A Visit to Porto is Incomplete Without These...

A Visit to Porto is Incomplete Without These...
A look at the Douro River & Porto, taken from Vila Nova de Gaia Photo Credit: Shutterstock

The capital of Portugal is often held in high regard, however, there’s a new city that is fast becoming the destination of choice (and rightly so).

Zagrav Benipal
October 11 , 2019
08 Min Read

While Porto might not be as big as Lisbon in size, it more than makes up for when it comes to its offerings. The aura encompassing the city is so culturally rich and vibrant in its visual appearance that I would find it inconceivable to even forcibly forget what I had experienced. 

Having exited the airport and made my way to the train station outside, the cool air greeted me like a long-lost friend (a welcome blessing, having previously arrived from a heat wave ridden Spain). My fleeting 20-minute train journey while entering the city is one that I will never ever be able to turn my back on. Initially passing through some quaint and quiet neighbourhoods before charting passage across the historic Luís I Bridge, all of which had a deep-rooted sway on me. The view from atop the antique iron bridge, my oh my, with the sun steadily setting behind the city (albeit a 30 second transient journey for the train to cross the bridge), it was an adequate amount of time to present a vibe of the city. Instantly transporting me to a beloved childhood game known as Assassin’s Creed which was set in medieval 16th century Europe, seemingly unplanned, narrow cobbled streets, mostly uphill was the narrative of the game in a gist. 


Simple observations within my first 30 minutes of being there such as train stations being open to the elements and not having automated barriers for metro entry and exit but rather card scanning machines off to one corner (making it all too easy to not tap your card and still gain seamless entry to the metro) told me all I needed to know. This was a city different to other big cities.  

There’s much to see, eat, visit and discover in Porto. If you want a comprehensive, all-inclusive experience then the following are a must:

The Dom Luís I Bridge during sunset

Luís I Bridge

A symbol of the city of Porto, the remarkable Dom Luís I Bridge links two cities, namely, the unfailingly lively Ribeira in Porto with the port wine houses of Vila Nova de Gaia and is a true sight to behold.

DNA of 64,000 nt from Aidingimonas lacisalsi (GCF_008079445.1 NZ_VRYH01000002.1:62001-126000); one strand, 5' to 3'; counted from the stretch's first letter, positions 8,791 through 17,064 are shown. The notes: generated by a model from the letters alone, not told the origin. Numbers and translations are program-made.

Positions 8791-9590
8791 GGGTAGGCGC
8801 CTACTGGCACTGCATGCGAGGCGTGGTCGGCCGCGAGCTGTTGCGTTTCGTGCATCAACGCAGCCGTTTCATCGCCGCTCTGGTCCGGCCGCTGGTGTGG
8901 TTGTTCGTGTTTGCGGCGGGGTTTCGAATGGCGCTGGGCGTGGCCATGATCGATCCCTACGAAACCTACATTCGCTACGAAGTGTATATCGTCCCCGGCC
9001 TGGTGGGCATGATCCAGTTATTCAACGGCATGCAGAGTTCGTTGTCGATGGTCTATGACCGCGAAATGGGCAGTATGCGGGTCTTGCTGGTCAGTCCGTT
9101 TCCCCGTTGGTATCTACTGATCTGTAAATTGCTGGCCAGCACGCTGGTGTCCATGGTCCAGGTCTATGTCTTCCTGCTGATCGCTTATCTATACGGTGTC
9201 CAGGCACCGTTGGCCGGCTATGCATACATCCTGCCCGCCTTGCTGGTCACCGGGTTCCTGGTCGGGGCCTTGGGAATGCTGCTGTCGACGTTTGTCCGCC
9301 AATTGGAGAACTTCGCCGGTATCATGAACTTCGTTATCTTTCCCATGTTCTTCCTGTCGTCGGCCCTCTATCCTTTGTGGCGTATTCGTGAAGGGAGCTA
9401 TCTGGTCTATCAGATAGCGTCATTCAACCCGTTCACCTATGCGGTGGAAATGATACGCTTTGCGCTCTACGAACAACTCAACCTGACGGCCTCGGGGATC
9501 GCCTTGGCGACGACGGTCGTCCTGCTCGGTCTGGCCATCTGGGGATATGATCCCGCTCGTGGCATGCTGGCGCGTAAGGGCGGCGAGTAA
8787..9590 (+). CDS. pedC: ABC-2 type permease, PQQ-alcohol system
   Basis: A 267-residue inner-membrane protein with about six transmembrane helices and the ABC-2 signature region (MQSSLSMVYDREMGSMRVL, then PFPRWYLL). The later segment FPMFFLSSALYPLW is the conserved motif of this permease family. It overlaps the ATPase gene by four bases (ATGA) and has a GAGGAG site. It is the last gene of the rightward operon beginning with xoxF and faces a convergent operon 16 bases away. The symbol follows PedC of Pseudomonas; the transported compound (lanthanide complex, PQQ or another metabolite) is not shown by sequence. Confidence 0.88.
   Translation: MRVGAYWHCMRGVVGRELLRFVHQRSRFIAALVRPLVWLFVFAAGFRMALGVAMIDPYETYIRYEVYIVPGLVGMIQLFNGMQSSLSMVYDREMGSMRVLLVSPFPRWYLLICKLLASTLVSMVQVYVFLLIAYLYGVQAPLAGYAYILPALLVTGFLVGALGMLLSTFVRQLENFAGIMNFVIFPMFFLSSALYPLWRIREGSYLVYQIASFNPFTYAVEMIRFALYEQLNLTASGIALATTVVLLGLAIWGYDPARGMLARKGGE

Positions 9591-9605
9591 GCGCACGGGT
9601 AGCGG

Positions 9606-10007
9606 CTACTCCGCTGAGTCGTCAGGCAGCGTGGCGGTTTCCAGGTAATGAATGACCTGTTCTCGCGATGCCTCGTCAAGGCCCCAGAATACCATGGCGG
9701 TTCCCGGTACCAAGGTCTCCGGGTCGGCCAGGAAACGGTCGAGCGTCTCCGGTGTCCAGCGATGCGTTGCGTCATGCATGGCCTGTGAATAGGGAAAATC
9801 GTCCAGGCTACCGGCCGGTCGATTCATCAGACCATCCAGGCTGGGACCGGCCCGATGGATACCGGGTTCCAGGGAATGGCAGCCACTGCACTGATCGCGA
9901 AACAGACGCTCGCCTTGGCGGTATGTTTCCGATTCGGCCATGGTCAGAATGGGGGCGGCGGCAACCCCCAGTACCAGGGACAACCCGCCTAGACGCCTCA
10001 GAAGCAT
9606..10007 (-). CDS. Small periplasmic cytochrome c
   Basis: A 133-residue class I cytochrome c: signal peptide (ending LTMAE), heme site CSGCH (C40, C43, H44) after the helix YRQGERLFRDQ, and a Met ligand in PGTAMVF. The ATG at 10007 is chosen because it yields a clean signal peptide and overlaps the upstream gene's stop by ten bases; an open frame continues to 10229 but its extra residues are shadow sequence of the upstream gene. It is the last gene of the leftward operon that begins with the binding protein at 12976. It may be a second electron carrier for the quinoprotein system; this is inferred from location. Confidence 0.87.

With construction having commenced in 1881, the bridge begun operations in 1886. An astonishing sight even in present day and age, the bridge was unmistakably well ahead of its time and truly remarkable for the day. So much so, that at the time, its 564 feet span was the longest of any bridge in the world! 

This twin-level metal arched bridge that spans over the River Douro was envisioned and conceived by the German engineer Théophile Seyrig, a name you perhaps recognise as he co-founded Eiffel and Company with Gustave Eiffel. 

An exterior view of Estádio do Dragão

Watching A Game at Estádio do Dragão

FC Porto are the second most triumphant club in Portuguese football, and can proudly claim 25 Primeira Liga titles and 16 cups to their name. Add two Champions League/European Cups as well as two Europa League/UEFA Cup titles and you have a serious legacy on your hands. 

If you aren’t very familiar with FC Porto, a visit to the Estádio do Dragão on a matchday will make you appreciate the importance of the team to the city. If one word were to be used to describe the atmosphere inside: ‘electric’ would be one, ‘exhilarating’ another. 

If you already happen to be a bit of a fan already or a football aficionado, then perhaps a visit to the museum in the east stand of the Estádio do Dragão will be to your liking. From celebrating legends such as Deco to using interactive multimedia, there is much to see.

The old town of Porto - the colourful houses of Ribeira

Cais da Ribeira 

Set beside Porto’s riverside in a very picturesque piazza, almost always chaotic, this a fun place where tourists and locals alike come together.